There are several basic methods for reducing harmonic voltage and current distortion from nonlinear distribution loads such as adjustable frequency drives (AFDs). Following is a description of each method, along with each method’s advantages and disadvantages.
Assuming an AFD with a six-diode input bridge, and no line reactor, DC choke, or filter applied, IEEET 519 1992 guidelines may not be met even if the total connected AFD loads are less than 10%. Because many AFDs require a minimum 1–3% input impedance, the AFD requirements may not be met without a line reactor or additional impedance.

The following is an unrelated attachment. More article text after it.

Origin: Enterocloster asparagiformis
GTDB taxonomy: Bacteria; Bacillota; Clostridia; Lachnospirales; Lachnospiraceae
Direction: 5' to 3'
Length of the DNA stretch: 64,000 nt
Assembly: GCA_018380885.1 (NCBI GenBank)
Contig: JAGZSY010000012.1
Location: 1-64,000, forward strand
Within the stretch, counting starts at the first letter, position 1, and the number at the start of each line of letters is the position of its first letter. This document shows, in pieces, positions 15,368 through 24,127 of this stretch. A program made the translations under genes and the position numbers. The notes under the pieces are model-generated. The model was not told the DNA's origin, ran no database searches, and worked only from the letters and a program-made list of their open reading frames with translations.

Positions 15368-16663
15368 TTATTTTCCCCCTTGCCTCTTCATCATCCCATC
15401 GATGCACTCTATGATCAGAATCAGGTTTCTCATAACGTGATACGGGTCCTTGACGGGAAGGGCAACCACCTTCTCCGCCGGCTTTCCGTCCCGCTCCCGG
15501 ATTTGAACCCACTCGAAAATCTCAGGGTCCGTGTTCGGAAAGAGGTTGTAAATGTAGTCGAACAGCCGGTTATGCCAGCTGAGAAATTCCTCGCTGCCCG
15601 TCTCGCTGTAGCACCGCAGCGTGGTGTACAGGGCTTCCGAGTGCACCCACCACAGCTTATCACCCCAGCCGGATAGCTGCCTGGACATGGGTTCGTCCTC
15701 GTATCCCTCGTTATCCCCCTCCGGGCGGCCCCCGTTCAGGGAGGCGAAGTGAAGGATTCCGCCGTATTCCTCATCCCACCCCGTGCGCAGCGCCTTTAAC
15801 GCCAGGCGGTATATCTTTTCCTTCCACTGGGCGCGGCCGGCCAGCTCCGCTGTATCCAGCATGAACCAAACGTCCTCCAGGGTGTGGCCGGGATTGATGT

This is simply a series inductance on the DC side of the semiconductor bridge circuit on the front end of the AFD. In many ways, the DC choke is comparable to an equivalent AC-side line reactor, although the %Total Harmonic Distortion (THD) is somewhat less. The DC choke provides a greater reduction primarily of the 5th and 7th harmonics. On higher order harmonics, the line reactor is superior, so in terms of meeting IEEE guidelines, the DC choke and line reactor are similar. If a DC choke (or line reactor) is applied on all AFDs, it is possible to meet IEEE guidelines where up to 15% to 40% of system loads are AFDs, depending on the stiffness of the line, the amount of linear loads, and the value of choke inductance. A harmonic analysis is required to guarantee compliance with guidelines.